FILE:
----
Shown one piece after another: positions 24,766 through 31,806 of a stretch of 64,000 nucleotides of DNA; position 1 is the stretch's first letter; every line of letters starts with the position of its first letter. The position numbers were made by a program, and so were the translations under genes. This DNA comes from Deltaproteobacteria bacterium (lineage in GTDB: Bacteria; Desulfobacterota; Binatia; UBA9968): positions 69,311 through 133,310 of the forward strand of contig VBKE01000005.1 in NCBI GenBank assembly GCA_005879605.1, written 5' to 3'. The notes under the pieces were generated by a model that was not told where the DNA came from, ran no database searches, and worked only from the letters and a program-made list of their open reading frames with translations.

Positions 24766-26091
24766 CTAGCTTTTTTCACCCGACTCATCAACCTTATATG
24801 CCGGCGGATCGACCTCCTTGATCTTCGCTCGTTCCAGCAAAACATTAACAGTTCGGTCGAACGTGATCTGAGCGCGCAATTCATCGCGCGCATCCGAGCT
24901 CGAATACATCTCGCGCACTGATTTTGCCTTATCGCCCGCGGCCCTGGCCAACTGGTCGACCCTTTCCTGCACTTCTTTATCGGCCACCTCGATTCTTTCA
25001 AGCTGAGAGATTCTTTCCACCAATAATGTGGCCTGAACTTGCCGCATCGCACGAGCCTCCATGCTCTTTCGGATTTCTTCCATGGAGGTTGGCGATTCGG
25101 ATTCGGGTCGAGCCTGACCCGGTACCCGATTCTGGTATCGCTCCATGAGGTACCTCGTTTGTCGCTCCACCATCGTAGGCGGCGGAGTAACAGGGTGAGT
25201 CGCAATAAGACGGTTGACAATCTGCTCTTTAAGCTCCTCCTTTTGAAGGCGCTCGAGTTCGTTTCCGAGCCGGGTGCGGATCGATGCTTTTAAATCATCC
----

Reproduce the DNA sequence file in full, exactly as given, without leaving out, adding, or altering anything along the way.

Shown one piece after another: positions 24,766 through 31,806 of a stretch of 64,000 nucleotides of DNA; position 1 is the stretch's first letter; every line of letters starts with the position of its first letter. The position numbers were made by a program, and so were the translations under genes. This DNA comes from Deltaproteobacteria bacterium (lineage in GTDB: Bacteria; Desulfobacterota; Binatia; UBA9968): positions 69,311 through 133,310 of the forward strand of contig VBKE01000005.1 in NCBI GenBank assembly GCA_005879605.1, written 5' to 3'. The notes under the pieces were generated by a model that was not told where the DNA came from, ran no database searches, and worked only from the letters and a program-made list of their open reading frames with translations.

Positions 24766-26091
24766 CTAGCTTTTTTCACCCGACTCATCAACCTTATATG
24801 CCGGCGGATCGACCTCCTTGATCTTCGCTCGTTCCAGCAAAACATTAACAGTTCGGTCGAACGTGATCTGAGCGCGCAATTCATCGCGCGCATCCGAGCT
24901 CGAATACATCTCGCGCACTGATTTTGCCTTATCGCCCGCGGCCCTGGCCAACTGGTCGACCCTTTCCTGCACTTCTTTATCGGCCACCTCGATTCTTTCA
25001 AGCTGAGAGATTCTTTCCACCAATAATGTGGCCTGAACTTGCCGCATCGCACGAGCCTCCATGCTCTTTCGGATTTCTTCCATGGAGGTTGGCGATTCGG
25101 ATTCGGGTCGAGCCTGACCCGGTACCCGATTCTGGTATCGCTCCATGAGGTACCTCGTTTGTCGCTCCACCATCGTAGGCGGCGGAGTAACAGGGTGAGT
25201 CGCAATAAGACGGTTGACAATCTGCTCTTTAAGCTCCTCCTTTTGAAGGCGCTCGAGTTCGTTTCCGAGCCGGGTGCGGATCGATGCTTTTAAATCATCC